Map files#

Use case#

Map files are crucial for leveraging large clusters that are experiencing performance issues.

  • Map files provide a place to add in central data not needing pillar encryption.
  • Map files allow advanced variable mapping, with Jinja logic, to be abstracted away from the Salt states.
  • Instead of the default Jinja rendering to YAML, you can also set map files to use other renderers such as Python or JSON.

Jinja logic abstraction#

Map files allow Jinja logic to be isolated from the Salt states, keeping the Salt states straightforward and organized.

Static lookup data#

Instead of adding data dictionaries as Jinja in the Salt states, you can separate the data that a state uses from the state itself. This increases the flexibility and reusability of a state. Some examples are:

  • Platform-specific package names and file system paths
  • Defaults for an application
  • Common settings within a company or organization

Organizing the state data as a dictionary (such as a hash map, lookup table, or associative array) often provides lightweight namespacing and allows for simple lookups. Using a dictionary also allows for easier merging, and for overriding static values within a lookup table that has dynamic values fetched from pillar.

The convention in Salt formulas is to place platform-specific data, such as package names and file system paths, into a file named map.jinja that is placed alongside the state files.

The syntax for referencing a value is a normal dictionary lookup in Jinja, such as {{ mysql['service'] }} or the shorthand {{ mysql.service }}.

{% set mysql = salt['grains.filter_by']({
        'Debian': {
                'server': 'mysql-server',
                'client': 'mysql-client',
                'service': 'mysql',
                'config': '/etc/mysql/my.cnf',
                'python': 'python-mysqldb',
        'RedHat': {
                'server': 'mysql-server',
                'client': 'mysql',
                'service': 'mysqld',
                'config': '/etc/my.cnf',
                'python': 'MySQL-python',
        'Gentoo': {
                'server': 'dev-db/mysql',
                'client': 'dev-db/mysql',
                'service': 'mysql',
                'config': '/etc/mysql/my.cnf',
                'python': 'dev-python/mysql-python',
}, merge=salt['pillar.get']('mysql:lookup')) %}

Values defined in the map file can be fetched for the current platform in any state file using the following syntax:

{% from "mysql/map.jinja" import mysql with context %}

    - name: {{ mysql.server }}
    - name: {{ mysql.service }}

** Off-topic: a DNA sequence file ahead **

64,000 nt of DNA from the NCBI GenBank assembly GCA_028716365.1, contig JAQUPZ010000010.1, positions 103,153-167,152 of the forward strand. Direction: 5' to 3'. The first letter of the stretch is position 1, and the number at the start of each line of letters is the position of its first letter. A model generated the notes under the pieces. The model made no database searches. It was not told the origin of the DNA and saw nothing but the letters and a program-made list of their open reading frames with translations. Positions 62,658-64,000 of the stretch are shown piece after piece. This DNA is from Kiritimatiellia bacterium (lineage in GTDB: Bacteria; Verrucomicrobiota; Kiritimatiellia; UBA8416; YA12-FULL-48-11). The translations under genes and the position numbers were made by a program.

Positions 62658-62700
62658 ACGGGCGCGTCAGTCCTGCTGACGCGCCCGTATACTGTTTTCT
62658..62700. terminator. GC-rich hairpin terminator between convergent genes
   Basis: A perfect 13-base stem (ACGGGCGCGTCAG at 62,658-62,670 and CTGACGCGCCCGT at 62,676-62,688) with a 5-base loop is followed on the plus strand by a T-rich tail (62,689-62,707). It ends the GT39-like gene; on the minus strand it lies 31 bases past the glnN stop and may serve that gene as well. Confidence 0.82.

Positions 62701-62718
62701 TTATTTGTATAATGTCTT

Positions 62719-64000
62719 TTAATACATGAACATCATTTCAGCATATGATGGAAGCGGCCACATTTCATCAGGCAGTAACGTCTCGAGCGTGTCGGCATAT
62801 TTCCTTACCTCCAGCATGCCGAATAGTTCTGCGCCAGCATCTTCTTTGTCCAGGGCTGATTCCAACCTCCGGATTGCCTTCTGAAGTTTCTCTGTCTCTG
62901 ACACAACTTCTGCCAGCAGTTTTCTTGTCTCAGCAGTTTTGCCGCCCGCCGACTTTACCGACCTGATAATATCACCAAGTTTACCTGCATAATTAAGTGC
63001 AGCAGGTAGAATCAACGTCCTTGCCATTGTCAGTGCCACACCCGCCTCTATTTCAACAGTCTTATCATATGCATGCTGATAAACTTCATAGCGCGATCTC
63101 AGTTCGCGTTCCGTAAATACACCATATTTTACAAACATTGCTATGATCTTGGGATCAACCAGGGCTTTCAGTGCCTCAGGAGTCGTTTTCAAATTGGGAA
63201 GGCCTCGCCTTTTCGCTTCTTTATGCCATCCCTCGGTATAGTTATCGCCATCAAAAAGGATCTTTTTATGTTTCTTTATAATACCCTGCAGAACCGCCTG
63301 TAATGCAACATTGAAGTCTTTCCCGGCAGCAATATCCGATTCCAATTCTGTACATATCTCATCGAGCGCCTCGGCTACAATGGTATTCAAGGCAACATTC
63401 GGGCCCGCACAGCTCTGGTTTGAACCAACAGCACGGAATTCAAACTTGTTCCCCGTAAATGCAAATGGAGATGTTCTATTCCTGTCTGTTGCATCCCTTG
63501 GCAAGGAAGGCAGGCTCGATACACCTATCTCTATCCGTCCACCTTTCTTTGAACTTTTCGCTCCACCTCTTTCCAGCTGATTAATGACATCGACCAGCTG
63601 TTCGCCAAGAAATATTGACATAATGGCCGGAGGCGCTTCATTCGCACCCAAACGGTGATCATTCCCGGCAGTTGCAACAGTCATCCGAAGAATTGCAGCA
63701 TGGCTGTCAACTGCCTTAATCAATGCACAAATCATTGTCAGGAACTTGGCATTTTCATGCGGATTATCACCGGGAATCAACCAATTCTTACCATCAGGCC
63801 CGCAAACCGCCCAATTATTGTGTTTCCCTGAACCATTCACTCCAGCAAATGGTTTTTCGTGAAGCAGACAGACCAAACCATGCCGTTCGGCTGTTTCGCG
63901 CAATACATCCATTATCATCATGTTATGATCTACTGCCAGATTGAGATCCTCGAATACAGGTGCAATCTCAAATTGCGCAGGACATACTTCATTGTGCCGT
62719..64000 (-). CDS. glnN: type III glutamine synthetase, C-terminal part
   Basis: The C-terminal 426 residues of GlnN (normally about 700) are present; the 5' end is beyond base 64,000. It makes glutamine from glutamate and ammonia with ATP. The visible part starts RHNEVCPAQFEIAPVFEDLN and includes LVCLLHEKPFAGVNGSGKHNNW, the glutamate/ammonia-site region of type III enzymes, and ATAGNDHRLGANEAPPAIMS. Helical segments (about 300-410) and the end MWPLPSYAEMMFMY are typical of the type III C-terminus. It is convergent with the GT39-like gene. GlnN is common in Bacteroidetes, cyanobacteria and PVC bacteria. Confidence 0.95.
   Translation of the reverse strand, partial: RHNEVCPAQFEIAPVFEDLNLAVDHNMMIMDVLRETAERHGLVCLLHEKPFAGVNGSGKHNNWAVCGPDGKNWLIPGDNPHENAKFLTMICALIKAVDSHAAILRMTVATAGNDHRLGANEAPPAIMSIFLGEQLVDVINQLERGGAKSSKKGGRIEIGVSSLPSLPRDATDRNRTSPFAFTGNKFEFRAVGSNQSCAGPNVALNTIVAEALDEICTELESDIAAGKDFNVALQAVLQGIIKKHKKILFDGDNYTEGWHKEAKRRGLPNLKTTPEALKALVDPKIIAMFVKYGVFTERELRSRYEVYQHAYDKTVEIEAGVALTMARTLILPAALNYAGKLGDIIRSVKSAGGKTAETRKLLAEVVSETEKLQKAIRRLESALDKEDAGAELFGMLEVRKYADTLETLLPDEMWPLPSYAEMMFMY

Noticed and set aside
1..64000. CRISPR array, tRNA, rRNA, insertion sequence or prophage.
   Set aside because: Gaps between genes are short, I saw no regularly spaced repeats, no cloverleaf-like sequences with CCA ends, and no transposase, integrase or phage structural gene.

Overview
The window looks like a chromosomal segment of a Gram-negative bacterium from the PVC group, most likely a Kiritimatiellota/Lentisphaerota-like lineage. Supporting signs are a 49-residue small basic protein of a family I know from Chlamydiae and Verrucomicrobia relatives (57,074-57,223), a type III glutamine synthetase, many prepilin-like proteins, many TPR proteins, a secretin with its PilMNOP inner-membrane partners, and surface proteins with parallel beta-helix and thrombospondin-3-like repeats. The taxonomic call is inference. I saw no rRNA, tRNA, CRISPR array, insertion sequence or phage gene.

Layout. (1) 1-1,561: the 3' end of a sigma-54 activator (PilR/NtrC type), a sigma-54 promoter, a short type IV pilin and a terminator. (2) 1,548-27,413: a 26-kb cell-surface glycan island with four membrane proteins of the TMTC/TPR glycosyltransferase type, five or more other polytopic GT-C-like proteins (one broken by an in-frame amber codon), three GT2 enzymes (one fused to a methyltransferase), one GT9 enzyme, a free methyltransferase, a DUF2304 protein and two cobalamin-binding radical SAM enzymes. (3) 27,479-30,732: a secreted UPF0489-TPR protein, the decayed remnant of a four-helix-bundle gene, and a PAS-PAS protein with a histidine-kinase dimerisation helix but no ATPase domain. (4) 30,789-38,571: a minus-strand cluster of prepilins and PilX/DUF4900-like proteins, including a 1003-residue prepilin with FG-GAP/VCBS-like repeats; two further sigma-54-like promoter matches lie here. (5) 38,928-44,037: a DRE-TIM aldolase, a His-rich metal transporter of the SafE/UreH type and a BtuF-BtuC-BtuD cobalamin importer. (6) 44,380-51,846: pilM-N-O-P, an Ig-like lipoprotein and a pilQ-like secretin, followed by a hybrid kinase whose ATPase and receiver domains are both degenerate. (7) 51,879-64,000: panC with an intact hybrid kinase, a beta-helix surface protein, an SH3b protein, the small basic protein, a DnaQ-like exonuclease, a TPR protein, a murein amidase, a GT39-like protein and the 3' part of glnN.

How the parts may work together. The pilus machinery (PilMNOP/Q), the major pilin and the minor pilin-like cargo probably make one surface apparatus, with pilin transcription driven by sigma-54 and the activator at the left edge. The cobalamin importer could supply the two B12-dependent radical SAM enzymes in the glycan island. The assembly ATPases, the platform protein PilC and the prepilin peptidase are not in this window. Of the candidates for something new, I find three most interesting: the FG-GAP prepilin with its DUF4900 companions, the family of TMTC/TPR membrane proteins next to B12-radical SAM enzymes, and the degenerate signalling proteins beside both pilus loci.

Organizing pillar data#

It is considered best practice to make formulas expect all formula-related parameters be placed under a second-level lookup key, within a main namespace designated for holding data for a particular service or software. This is managed by the formula:

    version: 5.8.11

Alternate map rendering#

One possible use is to allow writing map files, commonly seen in Salt formulas, but without tying the renderer of the map file to the renderer used in the other SLS files. In other words, a map file could use the Python renderer and still be included and used by an SLS file that uses the default jinja|yaml renderer.

For example, the two following map files produce identical results, but one is written using the normal jinja|yaml and the other is using py:

{% set apache = salt.grains.filter_by({
    ...normal jinja map file here...
}, merge=salt.pillar.get('apache:lookup')) %}
{{ apache | yaml() }}
def run():
    apache = __salt__.grains.filter_by({
        ...normal map here but as a python dict...
    }, merge=__salt__.pillar.get('apache:lookup'))
    return apache

Regardless of which of the above map files is used, it can be accessed from any other SLS file by calling this function. The following is a usage example in Jinja:

{% set apache = salt.slsutil.renderer('map.sls') %}

Troubleshoot rendering#

The Jinja rendering module has functions for rendering JSON, YAML, and general map files.

Render JSON file#

Loads JSON data from the absolute path:

salt \* jinja.import_JSON /srv/salt/foo.json

Render YAML file#

Loads YAML data from the absolute path:

salt \* jinja.import_yaml /srv/salt/foo.yaml

Render a map file#

If the map is loaded in your Salt state file as follows:

{% from "foo/map.jinja" import bar with context %}

Then the following syntax can be used to render the map variable bar:

salt \* jinja.load_map /srv/salt/foo/map.jinja bar